An Iranian coroner's report has denied Mahsa Amini had died due to blows to the head and limbs while in the custody of Iran's morality police and linked her death to pre-existing medical conditions, state media said.
The death of the 22-year-old while in police custody has ignited three weeks of nationwide unrest, marking the biggest challenge to Iran's clerical leaders in years.
Her father has said she suffered bruises to her legs, and has held the police responsible for her death.
The coroner's report said her death was "not caused by any blow to the head and limbs." It did not say whether she had suffered any injuries.
Ms Amini was arrested in Tehran on 13 September for "inappropriate attire", and died three days later.
Rights groups say more than 150 people have been killed, hundreds injured and thousands arrested by security forces confronting protests which erupted after her death, prompting condemnation from the United States and its allies.
Washington said it would continue to coordinate its response with its allies and partners, and Canada said it was expanding sanctions on groups related to Iran's elite Revolutionary Guards force, calling it a terrorist organisation.
France urged all its nationals to leave Iran as soon as possible, citing a risk of arbitrary detention. The Dutch government also urged all Dutch nationals to leave Iran and advised against all travel to the country, Dutch news agency ANP quoted the foreign minister as saying.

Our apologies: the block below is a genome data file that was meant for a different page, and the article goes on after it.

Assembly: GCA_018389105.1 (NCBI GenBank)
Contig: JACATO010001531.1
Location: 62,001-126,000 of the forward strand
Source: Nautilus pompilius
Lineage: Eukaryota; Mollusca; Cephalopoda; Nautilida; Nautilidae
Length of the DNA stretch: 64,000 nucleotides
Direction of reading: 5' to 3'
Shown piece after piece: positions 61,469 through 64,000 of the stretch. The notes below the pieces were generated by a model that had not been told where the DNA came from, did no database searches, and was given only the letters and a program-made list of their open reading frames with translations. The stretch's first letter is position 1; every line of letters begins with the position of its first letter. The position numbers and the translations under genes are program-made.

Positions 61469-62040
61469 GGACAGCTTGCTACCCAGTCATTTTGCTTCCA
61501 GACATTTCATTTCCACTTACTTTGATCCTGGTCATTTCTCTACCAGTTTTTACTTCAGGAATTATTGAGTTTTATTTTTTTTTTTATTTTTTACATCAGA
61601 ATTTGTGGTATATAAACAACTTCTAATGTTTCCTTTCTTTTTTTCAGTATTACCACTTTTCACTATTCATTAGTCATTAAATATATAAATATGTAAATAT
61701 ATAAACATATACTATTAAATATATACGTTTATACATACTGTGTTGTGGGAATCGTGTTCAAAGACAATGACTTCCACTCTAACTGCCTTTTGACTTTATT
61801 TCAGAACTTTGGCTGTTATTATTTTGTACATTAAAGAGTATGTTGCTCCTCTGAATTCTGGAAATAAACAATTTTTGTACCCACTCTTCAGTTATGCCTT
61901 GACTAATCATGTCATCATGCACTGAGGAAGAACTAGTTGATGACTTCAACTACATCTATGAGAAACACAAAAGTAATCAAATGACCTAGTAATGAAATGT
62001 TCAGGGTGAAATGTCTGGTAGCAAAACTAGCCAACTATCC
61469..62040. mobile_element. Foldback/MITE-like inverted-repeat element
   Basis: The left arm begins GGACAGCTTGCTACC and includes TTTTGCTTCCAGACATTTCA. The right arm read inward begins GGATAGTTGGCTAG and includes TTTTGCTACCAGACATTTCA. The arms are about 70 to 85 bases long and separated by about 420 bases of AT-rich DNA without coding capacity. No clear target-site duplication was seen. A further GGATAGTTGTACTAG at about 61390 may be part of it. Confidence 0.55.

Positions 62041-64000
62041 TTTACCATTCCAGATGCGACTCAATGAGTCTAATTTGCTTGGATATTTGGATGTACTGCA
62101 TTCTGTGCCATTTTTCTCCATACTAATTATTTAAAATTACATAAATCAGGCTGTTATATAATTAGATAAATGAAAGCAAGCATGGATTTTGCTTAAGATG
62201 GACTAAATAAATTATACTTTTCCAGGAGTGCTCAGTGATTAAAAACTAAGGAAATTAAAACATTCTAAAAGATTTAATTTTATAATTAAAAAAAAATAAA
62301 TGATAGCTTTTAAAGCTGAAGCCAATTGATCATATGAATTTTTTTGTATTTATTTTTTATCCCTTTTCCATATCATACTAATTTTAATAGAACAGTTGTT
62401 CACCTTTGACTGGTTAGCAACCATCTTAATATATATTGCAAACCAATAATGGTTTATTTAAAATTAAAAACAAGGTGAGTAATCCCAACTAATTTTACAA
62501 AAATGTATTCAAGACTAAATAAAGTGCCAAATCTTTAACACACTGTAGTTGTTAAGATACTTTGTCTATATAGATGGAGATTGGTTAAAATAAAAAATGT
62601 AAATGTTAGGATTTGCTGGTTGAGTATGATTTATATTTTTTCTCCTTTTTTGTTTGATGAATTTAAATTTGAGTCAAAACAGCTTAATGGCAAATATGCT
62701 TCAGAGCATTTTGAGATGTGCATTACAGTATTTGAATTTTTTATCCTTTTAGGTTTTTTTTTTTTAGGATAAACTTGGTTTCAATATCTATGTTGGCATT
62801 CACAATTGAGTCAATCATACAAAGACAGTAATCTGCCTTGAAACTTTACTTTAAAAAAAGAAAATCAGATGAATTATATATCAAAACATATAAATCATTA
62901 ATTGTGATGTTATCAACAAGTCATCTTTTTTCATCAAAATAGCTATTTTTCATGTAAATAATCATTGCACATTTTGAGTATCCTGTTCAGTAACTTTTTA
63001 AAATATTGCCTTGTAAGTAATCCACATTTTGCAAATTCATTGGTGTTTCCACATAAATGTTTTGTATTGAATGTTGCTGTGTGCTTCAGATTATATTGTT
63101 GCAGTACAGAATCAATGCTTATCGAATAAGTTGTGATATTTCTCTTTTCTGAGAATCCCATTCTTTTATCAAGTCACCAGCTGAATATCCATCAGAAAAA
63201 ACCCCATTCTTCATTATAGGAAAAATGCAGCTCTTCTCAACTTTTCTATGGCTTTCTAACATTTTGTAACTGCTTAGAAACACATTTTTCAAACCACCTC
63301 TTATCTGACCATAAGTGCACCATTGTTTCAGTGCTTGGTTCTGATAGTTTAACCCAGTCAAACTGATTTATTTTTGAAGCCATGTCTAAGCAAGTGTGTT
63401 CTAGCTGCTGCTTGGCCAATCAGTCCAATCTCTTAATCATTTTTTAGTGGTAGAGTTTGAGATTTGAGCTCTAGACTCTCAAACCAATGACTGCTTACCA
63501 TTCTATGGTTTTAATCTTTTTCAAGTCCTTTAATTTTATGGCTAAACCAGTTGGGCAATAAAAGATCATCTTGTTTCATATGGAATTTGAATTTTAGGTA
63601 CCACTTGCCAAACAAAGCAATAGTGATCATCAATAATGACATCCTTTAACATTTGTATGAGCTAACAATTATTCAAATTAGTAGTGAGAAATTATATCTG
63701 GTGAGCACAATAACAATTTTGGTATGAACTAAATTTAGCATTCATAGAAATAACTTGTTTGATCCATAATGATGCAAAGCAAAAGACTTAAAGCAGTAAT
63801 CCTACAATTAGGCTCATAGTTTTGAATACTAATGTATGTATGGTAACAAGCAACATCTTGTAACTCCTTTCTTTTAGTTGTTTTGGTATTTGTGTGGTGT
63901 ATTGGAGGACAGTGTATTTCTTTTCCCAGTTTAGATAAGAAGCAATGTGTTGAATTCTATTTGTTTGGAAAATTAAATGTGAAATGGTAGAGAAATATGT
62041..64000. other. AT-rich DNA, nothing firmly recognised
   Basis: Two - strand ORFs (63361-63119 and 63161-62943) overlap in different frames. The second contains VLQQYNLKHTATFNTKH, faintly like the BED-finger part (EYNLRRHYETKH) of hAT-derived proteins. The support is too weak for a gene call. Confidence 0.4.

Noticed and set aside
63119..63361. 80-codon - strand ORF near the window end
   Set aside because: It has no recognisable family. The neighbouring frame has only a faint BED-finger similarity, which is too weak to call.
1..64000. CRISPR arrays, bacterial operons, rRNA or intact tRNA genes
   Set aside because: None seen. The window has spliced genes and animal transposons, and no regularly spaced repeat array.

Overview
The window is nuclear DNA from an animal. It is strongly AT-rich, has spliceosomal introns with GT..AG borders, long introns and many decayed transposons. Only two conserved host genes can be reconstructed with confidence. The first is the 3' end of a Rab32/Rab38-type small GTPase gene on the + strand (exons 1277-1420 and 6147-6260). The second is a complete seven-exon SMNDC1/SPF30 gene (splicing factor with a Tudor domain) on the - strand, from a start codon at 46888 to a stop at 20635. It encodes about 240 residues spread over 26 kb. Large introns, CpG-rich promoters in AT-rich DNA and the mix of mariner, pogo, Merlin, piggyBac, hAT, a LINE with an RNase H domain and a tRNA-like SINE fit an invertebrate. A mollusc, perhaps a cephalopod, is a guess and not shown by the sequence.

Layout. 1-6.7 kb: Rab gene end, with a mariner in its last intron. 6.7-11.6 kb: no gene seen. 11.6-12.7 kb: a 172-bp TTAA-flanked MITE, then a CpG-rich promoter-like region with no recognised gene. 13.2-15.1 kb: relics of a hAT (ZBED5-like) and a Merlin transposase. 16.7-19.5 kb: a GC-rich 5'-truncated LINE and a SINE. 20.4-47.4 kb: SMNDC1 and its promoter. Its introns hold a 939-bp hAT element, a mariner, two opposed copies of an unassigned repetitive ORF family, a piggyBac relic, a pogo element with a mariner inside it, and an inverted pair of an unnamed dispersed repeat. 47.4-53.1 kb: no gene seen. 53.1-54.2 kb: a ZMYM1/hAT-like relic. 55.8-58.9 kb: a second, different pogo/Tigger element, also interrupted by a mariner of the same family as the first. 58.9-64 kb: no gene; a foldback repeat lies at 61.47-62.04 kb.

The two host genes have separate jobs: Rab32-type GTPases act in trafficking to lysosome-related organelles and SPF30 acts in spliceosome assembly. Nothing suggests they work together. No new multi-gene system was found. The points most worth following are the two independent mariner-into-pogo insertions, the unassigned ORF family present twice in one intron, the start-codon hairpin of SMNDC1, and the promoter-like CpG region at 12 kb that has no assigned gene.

Referring to the day Ms Amini collapsed in custody, the coroner said she had briefly regained consciousness but that "cardio-respiratory resuscitation was ineffective in the first critical minute, resulting in brain damage."
The report noted pre-existing medical conditions linked to a brain tumour for which she had undergone an operation when she was eight years old. "She died due to multiple organ failure caused by cerebral hypoxia," it said.
The police, who have enforced strict dress codes since Iran's 1979 Islamic Revolution, have denied she suffered any harm, previously saying she suffered a heart attack.
Her family deny she had any heart problems.
The government has ordered an investigation into her death.
During the nationwide protests demonstrators have damaged symbols of the Islamic Republic and called for the downfall of Supreme Leader Ayatollah Ali Khamenei.
Human rights group Hengaw posted a video yesterday that it said showed drivers blowing their car horns in protests on the streets of Saqez, Ms Amini's home town.
The government has described the protests as a plot by Iran's enemies including the United States, accusing armed dissidents - among others - of violence in which at least 20 members of the security forces have been reported killed.
State TV broadcast a mass funeral in Tehran yesterday for a member of the Basij, a volunteer militia deployed to quell unrest, saying he had been stabbed by protesters.
Iran summoned the Danish ambassador to protest an incident at its embassy in Copenhagen in which its ambassador was threatened, Iran's foreign ministry said. Danish police earlier said they had arrested a 32-year-old Iranian man after he entered the grounds of the embassy carrying a knife.
Analysts do not believe the clerical establishment is close to being toppled despite growing frustration over strict social and political limitations imposed over the past four decades since the fall of the US-backed Shah.
Women have played a prominent role in the protests, waving and burning headscarves. Secondary school girls have also taken part.